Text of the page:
Planning and executing the people and organizational aspects of change initiatives with a flexible methodology and supporting assessment and monitoring tool-kit helps to guide priorities, decision making and performance management.
When faced with business-critical change projects with a high cost and/or risk of failure, organizations often rely heavily on external consultancy support. However, implementation of this type of change is only possible if the initiative is visibly led by people inside the organization. As the scale, frequency and importance of change increases, internal leadership and control become critical for corporate adaptability.
Employing a comprehensive, disciplined and systematic approach can significantly improve success rates. The methodology helps to maximize learning, build internal capability and increase overall organizational capacity while delivering the benefits from individual changes. This clear framework allows organizations to analyse and anticipate risks and enablers, while providing a motivating sense of control, clarity and belief that change is being effectively managed.
Using an effective change management process methodology, with supporting assessment and monitoring tools, enables leaders to:
- Assemble accurate, unbiased, timely information to guide decisions and ensure focus on the right issues, with the right people at the right time, in the right sequence. Constant awareness and adjustment is critical; plan must be flexible enough to respond to the dynamics of the change as they unfold.
- Evaluate the relative difficulty of changes in their portfolio and allocate resources accordingly, setting more realistic targets, schedules and budgets.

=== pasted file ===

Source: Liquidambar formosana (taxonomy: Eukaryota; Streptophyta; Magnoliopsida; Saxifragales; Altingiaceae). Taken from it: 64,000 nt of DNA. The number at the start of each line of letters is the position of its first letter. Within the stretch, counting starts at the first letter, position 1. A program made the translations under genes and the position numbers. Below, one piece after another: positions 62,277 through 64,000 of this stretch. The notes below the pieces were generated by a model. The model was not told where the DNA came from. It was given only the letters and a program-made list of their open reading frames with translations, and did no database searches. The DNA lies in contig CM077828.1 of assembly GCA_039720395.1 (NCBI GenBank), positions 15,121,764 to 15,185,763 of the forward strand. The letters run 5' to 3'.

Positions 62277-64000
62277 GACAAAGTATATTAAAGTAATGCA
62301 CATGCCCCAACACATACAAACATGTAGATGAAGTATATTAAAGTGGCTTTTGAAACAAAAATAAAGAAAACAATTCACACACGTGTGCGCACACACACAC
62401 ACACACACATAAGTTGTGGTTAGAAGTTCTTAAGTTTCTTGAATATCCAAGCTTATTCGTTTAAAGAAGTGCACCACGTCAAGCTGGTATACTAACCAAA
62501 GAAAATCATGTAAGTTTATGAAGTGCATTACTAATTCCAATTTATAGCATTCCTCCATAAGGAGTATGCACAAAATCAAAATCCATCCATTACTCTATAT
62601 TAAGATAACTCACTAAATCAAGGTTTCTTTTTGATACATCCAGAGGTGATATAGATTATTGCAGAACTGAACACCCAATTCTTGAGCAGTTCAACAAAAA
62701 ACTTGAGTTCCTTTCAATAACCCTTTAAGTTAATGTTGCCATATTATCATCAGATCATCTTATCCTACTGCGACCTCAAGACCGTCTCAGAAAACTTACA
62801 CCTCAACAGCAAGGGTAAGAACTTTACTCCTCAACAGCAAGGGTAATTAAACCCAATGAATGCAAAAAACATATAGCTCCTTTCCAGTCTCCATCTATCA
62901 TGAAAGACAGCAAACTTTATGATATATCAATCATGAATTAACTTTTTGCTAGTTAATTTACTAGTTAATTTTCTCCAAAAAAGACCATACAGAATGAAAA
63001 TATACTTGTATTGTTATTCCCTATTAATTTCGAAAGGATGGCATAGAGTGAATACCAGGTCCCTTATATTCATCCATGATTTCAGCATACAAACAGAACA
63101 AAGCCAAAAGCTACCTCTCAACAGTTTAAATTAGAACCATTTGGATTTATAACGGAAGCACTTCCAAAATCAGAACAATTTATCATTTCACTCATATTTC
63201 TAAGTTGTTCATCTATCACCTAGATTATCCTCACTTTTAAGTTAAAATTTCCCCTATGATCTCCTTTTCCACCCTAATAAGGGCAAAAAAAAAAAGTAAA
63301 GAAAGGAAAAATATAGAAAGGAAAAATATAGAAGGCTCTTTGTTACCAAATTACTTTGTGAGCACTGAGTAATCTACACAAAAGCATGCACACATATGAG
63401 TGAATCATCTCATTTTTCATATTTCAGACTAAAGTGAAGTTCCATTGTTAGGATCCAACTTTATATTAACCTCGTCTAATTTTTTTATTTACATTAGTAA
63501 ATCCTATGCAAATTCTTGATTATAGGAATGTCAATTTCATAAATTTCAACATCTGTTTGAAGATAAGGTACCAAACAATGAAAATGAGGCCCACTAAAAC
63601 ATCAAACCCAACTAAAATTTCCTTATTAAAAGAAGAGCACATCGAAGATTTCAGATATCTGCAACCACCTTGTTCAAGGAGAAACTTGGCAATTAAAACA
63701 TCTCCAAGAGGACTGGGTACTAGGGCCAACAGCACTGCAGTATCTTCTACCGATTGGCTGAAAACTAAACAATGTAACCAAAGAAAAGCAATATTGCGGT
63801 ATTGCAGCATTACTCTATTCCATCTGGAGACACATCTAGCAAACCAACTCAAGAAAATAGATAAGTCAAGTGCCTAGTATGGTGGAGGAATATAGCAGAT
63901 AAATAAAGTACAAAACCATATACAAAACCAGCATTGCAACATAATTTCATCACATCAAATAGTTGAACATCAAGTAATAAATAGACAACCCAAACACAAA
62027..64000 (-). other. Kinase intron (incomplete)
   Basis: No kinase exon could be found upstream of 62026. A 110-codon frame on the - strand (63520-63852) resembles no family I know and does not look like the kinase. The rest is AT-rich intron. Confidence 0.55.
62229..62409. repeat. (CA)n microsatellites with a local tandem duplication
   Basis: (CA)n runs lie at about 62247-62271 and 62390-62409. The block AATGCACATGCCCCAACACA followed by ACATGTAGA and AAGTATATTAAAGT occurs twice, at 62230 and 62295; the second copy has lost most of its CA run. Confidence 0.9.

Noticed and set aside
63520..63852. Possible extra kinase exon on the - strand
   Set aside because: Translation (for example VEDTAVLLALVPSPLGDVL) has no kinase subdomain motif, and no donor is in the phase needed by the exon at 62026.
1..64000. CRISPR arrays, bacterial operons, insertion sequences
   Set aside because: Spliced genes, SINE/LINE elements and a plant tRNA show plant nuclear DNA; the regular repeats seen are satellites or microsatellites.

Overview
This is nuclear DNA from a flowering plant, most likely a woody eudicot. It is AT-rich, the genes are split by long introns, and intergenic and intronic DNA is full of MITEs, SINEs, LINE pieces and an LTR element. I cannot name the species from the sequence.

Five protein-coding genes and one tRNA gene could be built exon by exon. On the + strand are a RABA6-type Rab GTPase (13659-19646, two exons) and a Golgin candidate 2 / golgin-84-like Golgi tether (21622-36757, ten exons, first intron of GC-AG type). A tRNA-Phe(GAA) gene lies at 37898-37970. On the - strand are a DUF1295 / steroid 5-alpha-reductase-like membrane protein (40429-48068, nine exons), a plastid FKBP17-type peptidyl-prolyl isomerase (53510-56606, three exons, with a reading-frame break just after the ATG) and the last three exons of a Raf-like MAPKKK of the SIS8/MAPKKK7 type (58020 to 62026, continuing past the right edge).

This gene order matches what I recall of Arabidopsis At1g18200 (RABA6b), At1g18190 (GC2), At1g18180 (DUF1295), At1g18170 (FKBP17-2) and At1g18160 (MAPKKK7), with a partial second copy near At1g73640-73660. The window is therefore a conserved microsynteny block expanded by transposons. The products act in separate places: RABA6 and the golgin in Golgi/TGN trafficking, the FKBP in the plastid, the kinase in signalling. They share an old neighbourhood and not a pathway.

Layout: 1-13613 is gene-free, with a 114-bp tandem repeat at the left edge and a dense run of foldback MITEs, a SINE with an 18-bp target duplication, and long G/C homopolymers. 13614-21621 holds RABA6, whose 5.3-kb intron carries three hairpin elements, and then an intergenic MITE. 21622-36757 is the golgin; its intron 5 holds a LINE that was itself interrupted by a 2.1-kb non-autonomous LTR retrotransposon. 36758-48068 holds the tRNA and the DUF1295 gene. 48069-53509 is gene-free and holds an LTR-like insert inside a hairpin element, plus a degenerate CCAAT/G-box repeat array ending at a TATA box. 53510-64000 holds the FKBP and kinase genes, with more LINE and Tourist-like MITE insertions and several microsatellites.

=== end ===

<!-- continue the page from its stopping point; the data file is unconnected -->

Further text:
- Understand people’s issues, their capacity for change and their reactions to the change with the same clarity that one might expect to understand technical, logistical or financial issues.
- Make reality-based decisions using leading-edge measures—avoiding reliance on gut feelings, subjective feedback, conventional wisdom and myth that often lead to decisions which focus on the wrong change performance drivers.
- Measure change implementation progress in all areas of the organisation and understand where, when and how change efforts are working, where corrective action is required and on which areas to focus limited change management resources.
- Predict risk early using structured predictive change assessments - managing the issues likely to arise on a more proactive basis, rather than continually fighting fires. Instill a common language and mutual understanding which enhances individual, team and organizational learning and knowledge transfer.
- Provide regular feedback to drive accountability, maintain momentum, increase confidence and stimulate learning.
PCI is a structured approach to delivering change and specifically change projects that your change agents, executives, managers and employees can easily learn, adopt and apply in order to deliver change successfully – at both an organization and local level.
To learn more about PCI download our white paper – How PCI helps you implement change.